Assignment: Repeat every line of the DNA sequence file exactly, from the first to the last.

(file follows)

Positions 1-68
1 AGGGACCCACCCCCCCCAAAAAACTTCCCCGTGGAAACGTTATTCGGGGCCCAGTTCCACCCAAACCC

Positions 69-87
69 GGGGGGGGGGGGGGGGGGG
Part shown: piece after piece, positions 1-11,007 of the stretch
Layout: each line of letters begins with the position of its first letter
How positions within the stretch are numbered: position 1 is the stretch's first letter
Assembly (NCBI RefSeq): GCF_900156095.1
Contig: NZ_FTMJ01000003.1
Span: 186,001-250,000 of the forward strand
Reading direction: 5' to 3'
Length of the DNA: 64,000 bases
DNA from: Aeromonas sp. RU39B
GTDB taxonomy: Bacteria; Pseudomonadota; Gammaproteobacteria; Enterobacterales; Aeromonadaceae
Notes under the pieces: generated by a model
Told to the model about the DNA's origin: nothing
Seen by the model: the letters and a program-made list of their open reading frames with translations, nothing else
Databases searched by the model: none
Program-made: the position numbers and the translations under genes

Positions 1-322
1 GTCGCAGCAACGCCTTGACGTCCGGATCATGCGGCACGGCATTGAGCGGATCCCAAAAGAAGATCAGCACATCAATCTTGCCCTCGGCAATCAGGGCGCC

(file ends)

Positions 1-68
1 AGGGACCCACCCCCCCCAAAAAACTTCCCCGTGGAAACGTTATTCGGGGCCCAGTTCCACCCAAACCC

Positions 69-87
69 GGGGGGGGGGGGGGGGGGG
Part shown: piece after piece, positions 1-11,007 of the stretch
Layout: each line of letters begins with the position of its first letter
How positions within the stretch are numbered: position 1 is the stretch's first letter
Assembly (NCBI RefSeq): GCF_900156095.1
Contig: NZ_FTMJ01000003.1
Span: 186,001-250,000 of the forward strand
Reading direction: 5' to 3'
Length of the DNA: 64,000 bases
DNA from: Aeromonas sp. RU39B
GTDB taxonomy: Bacteria; Pseudomonadota; Gammaproteobacteria; Enterobacterales; Aeromonadaceae
Notes under the pieces: generated by a model
Told to the model about the DNA's origin: nothing
Seen by the model: the letters and a program-made list of their open reading frames with translations, nothing else
Databases searched by the model: none
Program-made: the position numbers and the translations under genes

Positions 1-322
1 GTCGCAGCAACGCCTTGACGTCCGGATCATGCGGCACGGCATTGAGCGGATCCCAAAAGAAGATCAGCACATCAATCTTGCCCTCGGCAATCAGGGCGCC